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empowering the black community by promoting mental health
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Journal

A Peer Specialist's Perspective on Coordinated Specialty Care for First Episode Psychosis

Jacquese Armstrong, Survivor Columnist

As part of our efforts to amplify the voices of people directly affected by mental illness and highlight positive work being done to treat illness and promote recovery, our Survivor Columnist spoke with Peer Specialist Michael Loftin about his work with patients in the Coordinated Specialty Care program at Rutgers University Behavioral Health Care

“Knowing that you made a difference is huge, but the key is making the person know they’re doing it themselves,” Peer Specialist at Rutgers University Behavioral Health Care Michael Loftin says. He says the people that come into this program just want to get back to the everyday business of living. They come at a time when they have not yet been indoctrinated by the psychiatric service world, Loftin explained. Perhaps, no one has told them supposed parameters surrounding psychotic episodes. 

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He recognizes the opportunity to provide hope and leverages it. Loftin said that he enjoys planting seeds even though he may not see them grow.

Participants come to the program up to two years after their first episode. Peer specialists like Loftin go out into the field and meet people where they live, at their activities or anywhere they feel comfortable. One peer took a train to Philadelphia with a person in the program because they were going back to school there. Another time, a peer was interested in losing weight because they perceived it would help their thoughts and attitudes about themselves. Loftin said that he centered on nutrition and even went to their house and fixed a nutritious low calorie breakfast and downloaded videos about nutrition. He doesn’t believe other programs would go above and beyond to accommodate goals in this manner.

When asked about his own recovery, Loftin admits, “I can get the monkey off my back, but the circus may never leave town.” Addiction was the monkey he got off his back, but the resulting mental health problems like depression and delusional thinking, are still a challenge sometimes. He feels strongly that peers—people who have experienced the challenges and successes of mental illness firsthand—have to be willing to tell the story. And he is more than willing. “I like that all the things I perceived as mistakes become lessons,” he said. He uses these lessons as tools to connect with people that come to the program because he never wants anyone to feel alone. Using his own experiences as a guide, he loves to challenge a person who shares intrusive thoughts that bother them. He tries to assist their recovery by helping them cast doubt on their thoughts so that over time they, too, will learn that thoughts that feel true may not be true.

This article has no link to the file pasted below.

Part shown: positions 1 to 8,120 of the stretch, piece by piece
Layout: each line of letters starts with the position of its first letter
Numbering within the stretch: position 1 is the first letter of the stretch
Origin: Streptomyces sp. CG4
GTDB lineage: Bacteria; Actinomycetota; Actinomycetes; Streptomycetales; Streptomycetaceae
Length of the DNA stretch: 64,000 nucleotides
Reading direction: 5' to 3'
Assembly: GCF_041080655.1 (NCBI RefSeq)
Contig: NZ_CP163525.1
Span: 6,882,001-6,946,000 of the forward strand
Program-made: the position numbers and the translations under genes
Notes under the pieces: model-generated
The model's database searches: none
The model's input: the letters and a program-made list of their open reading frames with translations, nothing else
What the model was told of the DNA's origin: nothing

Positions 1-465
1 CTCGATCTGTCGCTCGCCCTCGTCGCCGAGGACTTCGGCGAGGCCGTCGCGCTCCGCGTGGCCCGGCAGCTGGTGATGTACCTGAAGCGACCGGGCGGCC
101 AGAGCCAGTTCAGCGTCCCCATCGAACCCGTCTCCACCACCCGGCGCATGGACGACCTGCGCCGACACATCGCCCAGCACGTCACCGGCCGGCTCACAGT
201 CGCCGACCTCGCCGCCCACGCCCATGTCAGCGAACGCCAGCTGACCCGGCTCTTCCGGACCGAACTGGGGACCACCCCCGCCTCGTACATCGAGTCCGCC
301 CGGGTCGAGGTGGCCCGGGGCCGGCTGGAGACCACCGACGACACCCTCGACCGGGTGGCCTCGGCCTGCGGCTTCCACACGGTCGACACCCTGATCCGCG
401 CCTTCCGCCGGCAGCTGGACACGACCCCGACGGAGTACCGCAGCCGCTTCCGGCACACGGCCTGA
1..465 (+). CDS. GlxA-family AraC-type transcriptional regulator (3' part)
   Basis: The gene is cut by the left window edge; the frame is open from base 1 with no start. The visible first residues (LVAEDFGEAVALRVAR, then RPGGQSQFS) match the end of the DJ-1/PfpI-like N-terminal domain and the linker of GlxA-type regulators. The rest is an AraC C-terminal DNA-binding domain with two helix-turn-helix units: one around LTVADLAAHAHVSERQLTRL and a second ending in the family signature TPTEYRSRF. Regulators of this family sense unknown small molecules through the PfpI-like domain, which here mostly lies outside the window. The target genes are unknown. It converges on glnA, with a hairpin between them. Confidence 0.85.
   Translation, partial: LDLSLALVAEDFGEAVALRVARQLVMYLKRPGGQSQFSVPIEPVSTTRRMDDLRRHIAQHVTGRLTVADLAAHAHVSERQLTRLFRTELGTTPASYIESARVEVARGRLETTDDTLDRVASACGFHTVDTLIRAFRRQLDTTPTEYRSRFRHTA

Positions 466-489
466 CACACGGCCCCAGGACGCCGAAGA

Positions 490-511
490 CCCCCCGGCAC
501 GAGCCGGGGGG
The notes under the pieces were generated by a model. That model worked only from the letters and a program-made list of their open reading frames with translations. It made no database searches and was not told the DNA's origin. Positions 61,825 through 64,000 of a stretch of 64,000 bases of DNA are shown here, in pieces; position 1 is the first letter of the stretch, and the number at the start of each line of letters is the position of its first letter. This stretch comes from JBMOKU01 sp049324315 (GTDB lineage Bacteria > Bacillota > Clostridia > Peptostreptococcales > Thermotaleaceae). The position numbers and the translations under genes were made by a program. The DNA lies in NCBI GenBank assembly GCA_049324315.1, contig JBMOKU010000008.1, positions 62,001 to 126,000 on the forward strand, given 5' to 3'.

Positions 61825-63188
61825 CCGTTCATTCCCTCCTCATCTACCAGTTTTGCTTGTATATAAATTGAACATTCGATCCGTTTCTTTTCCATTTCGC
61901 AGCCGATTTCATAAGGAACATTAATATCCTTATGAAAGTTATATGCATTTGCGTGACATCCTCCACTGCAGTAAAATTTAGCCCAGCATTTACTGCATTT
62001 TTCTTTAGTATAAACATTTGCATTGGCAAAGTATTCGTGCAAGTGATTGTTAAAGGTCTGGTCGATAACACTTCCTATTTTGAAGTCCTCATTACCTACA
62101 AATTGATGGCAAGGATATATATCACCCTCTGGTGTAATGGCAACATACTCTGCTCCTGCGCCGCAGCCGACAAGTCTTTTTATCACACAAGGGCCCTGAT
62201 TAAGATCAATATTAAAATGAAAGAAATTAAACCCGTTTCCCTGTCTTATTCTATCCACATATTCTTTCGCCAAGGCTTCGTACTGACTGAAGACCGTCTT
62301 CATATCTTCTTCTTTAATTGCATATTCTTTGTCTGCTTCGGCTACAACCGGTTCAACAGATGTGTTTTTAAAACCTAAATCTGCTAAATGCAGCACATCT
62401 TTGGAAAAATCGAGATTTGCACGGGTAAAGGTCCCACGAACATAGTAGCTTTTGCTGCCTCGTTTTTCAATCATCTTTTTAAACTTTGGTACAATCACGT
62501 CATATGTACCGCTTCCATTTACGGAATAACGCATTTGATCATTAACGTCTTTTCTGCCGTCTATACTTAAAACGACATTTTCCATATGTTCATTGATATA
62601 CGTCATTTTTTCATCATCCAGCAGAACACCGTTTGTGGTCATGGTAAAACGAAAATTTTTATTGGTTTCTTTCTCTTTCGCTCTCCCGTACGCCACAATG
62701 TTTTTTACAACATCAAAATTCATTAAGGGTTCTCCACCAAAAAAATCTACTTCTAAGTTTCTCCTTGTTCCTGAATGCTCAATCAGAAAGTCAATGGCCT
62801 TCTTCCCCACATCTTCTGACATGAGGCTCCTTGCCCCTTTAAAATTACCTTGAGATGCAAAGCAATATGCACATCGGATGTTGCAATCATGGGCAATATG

His advice for someone beginning their recovery journey? “It’s gonna be a fight. Put the gloves on, lace them up and be ready to fight.” Education also helps. He adds that the more you know about your opponent, the better you can fight.

In the program’s short tenure, seven months, Loftin said he’s had many success stories. One story dealt with a person who was agoraphobic and rarely went out of the house. Just two weeks ago, the person ventured to New York City for a gelato making class…alone. The first time this same person went with Loftin to the gym, they cried to their family before going, not knowing if they could endure being out. This person graduated to going to the gym three times a week by themselves. “We set these goals together”, Loftin said.

Regarding stigma in the black community, Loftin believes that black males perceive mental health challenges as weakness and are beset by posturing to make a show of power. This type of stigma is not helpful and is problematic for black men seeking help. He often asks these men if it’s working for them to deal with their mental illness without help and what it will take for them to get the help they need. Reminding them that everyone needs help at some point and that it’s a sign of strength to do so is all part of what he does to help people like him recover and live their best lives.

Chandra C.